A couple of notes on Palin

Matthew Hoy
By Matthew Hoy on July 6, 2009

There's a lot of hubbub in the right blogosphere over soon-to-be-former Alaska Gov. Sarah Palin's resignation, what it says about her political past and what it means for her political future.

If she's running for national office in 2012 or 2016, I don't think she's got much of a chance. There would've been nothing wrong with not seeking a second term as Alaska governor, but quitting after 2 1/2 years is unacceptable -- whatever her reasons. She may be able to rehabilitate herself politically -- after all, it's not like she drove a car off a bridge and left someone to drown -- but it will take quite awhile.

Having said that, those who are convinced that a scandal is about to break should read this. You don't have to have been around politics very long to know how unusual it is for the FBI to flatly state that they're not investigating someone.

Finally, The New York Times Ross Douthat has a good piece on Palin and I hate to steal his thunder, but it's too good not to.

Here are lessons of the Sarah Palin experience, for any aspiring politician who shares her background and her sex. Your children will go through the tabloid wringer. Your religion will be mocked and misrepresented. Your political record will be distorted, to better parody your family and your faith. (And no, gentle reader, Palin did not insist on abstinence-only sex education, slash funds for special-needs children or inject creationism into public schools.)

Male commentators will attack you for parading your children. Female commentators will attack you for not staying home with them. You’ll be sneered at for how you talk and how many colleges you attended. You’ll endure gibes about your “slutty” looks and your “white trash concupiscence,” while a prominent female academic declares that your “greatest hypocrisy” is the “pretense” that you’re a woman. And eight months after the election, the professionals who pressed you into the service of a gimmicky, dreary, idea-free campaign will still be blaming you for their defeat.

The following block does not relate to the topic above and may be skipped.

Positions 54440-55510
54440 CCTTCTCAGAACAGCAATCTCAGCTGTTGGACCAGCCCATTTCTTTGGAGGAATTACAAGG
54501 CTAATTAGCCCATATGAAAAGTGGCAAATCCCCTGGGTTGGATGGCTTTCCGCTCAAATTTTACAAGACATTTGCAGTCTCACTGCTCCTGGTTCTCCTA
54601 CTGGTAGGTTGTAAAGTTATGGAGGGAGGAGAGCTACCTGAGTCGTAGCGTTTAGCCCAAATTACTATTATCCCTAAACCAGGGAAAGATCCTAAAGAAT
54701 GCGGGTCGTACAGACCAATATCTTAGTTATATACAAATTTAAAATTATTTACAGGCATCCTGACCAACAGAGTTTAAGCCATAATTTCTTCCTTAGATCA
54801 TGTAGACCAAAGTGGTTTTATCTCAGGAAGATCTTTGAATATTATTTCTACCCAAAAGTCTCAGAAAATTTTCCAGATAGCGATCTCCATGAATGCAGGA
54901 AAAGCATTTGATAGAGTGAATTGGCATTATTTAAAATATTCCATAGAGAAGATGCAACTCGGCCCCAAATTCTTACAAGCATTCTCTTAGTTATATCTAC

All of this had something to do with ordinary partisan politics. But it had everything to do with Palin’s gender and her social class.

Sarah Palin is beloved by millions because her rise suggested, however temporarily, that the old American aphorism about how anyone can grow up to be president might actually be true.

But her unhappy sojourn on the national stage has had a different moral: Don’t even think about it.

Amid all of the jokes about her family and her state, don't forget what got Palin noticed in the first place: She took on her own party's corrupt, entrenched, old guard and won as a reformer. That's something that President Obama was unwilling to do as he rose through the corrupt Chicago machine politics.


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July 2009



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